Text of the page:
FIG. 1 shows a cross-sectional view of a decal with electrical contacts and an antireflective coating.

FIG. 2 shows a cross-sectional view of a solar cell with a wraparound contact.

FIG. 3 shows a top view of a decal used to form a wraparound contact.

FIG. 4 shows a cross-sectional view of a decal with both front and rear electrical contacts and an antireflective coating.

FIG. 5 is a cross-sectional view across a finger of a wraparound contact with two busbars.

FIG. 6 shows a cross-sectional view of a decal with both front and rear electrical contacts and a multi-layered antireflective coating.

FIG. 7 illustrates means for texturing an antireflective coating using a patterned die.

FIG. 8 shows a cross-sectional view of a decal with both front and rear electrical contacts and a textured antireflective coating.

FIGS. 9a-9 d illustrate a method of forming contacts on a solar cell using a decal.

DETAILED DESCRIPTION

FIG. 1 shows a cross-sectional view of a decal 10 for forming front electrical contacts and an antireflective coating on a solar cell. The decal 10 comprises a base material 16, an antireflective precursor material 14, an electrically conductive material 12 for a front contact and a cover layer 18. The antireflective precursor material 14 is disposed on the base material 16. The electrically conductive material 12 is patterned and disposed on the antireflective precursor material 14. The cover layer 18 is disposed over the electrically conductive material 12. When the decal 10 is transferred onto a solar cell substrate, the decal 10 is first detached from the base material 16 and is then held together with the cover layer 18.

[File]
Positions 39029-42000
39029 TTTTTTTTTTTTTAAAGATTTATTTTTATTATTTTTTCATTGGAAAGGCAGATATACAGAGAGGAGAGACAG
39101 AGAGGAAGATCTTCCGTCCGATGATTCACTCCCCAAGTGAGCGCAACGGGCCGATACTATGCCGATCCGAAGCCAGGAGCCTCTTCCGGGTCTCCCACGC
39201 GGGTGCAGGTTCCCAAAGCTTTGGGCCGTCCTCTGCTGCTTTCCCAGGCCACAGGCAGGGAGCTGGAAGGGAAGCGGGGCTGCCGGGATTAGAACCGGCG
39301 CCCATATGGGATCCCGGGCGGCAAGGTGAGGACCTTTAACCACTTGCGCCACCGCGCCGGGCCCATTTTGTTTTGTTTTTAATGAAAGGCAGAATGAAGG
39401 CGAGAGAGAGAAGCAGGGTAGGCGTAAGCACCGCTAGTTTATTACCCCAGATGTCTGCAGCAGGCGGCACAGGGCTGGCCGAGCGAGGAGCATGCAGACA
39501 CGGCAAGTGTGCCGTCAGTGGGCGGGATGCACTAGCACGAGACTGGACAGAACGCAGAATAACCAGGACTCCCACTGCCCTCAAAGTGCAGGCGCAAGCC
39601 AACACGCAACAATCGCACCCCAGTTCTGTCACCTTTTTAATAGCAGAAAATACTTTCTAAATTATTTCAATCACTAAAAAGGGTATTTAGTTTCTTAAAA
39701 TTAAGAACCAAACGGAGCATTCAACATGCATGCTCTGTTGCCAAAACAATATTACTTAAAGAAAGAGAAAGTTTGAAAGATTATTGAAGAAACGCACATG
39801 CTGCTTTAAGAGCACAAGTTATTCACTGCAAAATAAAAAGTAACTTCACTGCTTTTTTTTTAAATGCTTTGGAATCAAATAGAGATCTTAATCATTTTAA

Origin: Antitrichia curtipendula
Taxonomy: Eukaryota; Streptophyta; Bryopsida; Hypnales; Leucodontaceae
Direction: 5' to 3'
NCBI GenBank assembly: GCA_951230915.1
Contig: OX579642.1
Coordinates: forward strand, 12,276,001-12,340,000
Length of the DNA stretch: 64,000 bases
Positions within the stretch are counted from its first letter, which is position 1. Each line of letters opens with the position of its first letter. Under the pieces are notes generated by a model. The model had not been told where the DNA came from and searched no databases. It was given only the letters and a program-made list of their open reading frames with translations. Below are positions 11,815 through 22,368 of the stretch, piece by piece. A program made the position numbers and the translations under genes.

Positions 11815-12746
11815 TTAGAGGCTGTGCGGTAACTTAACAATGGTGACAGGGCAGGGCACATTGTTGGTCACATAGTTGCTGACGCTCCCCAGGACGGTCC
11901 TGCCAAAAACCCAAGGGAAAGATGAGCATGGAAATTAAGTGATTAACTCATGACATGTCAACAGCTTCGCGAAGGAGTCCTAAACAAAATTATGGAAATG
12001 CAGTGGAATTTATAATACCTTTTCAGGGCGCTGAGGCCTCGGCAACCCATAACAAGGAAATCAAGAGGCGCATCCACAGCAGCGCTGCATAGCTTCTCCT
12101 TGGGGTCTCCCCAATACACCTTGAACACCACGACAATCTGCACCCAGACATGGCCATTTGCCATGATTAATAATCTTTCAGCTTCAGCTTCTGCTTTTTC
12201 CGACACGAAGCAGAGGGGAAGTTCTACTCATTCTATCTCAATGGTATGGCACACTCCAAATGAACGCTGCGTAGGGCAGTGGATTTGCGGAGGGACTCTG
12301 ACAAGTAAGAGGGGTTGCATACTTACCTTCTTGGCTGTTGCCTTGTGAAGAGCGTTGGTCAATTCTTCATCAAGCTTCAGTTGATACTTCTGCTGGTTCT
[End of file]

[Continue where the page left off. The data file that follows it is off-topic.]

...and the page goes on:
The base material 16 can be, for example, a water-sensitive paper, a polymeric material, a base comprising a wax coating or any other suitable base material for a decal process. The antireflective precursor material 14 comprises a material that forms an antireflective coating upon further processing. In one embodiment, the antireflective precursor material 14 is a paste comprising a material which forms an antireflective coating of TiO2 upon being fired. Other materials which could be formed in this manner include other metal oxides such as Ta2O5, Sio2, Al2O3, SiO, ZnO and mixtures of these oxides. Silicon nitride could also be formed in this manner. The antireflective precursor material 14 may be disposed on the base material 16 in any manner suitable for a decal process. For example, the antireflective precursor material 14 can be printed on the base material 16 and dried before the electrically conductive material 12 is placed on it. Examples of suitable printing processes include screen printing, stencil printing, pad printing, rotogravure printing, direct write methods wherein a metal containing paste is extruded through a nozzle, and any other suitable thick film printing techniques known in the art. Alternatively, the antireflective precursor material 14 may be sprayed on the base material 16.

The electrically conductive material 12 is patterned to form front electrical contacts on a solar cell. By placing the antireflective precursor material 14 under the electrically conductive material 12, the contacts for the solar cell are exposed. In this way, the contacts can be directly accessed for soldering or interconnection without having to remove the antireflective coating. The electrically conductive material 12 can comprise nickel, aluminum or silver and be disposed on the antireflective precursor material using any method suitable for a decal process. For example, the electrically conductive material 12 can be printed over the antireflective precursor material 14 and dried before the cover layer 18 is placed on it. The cover layer 18 is used to support and bind the decal 10. When the decal 10 is to be transferred onto a solar cell substrate, it is removed from the base material 16 and the cover layer 18 serves to hold the decal 10 together. An acrylic-based material, for example, may be used as the cover layer 18.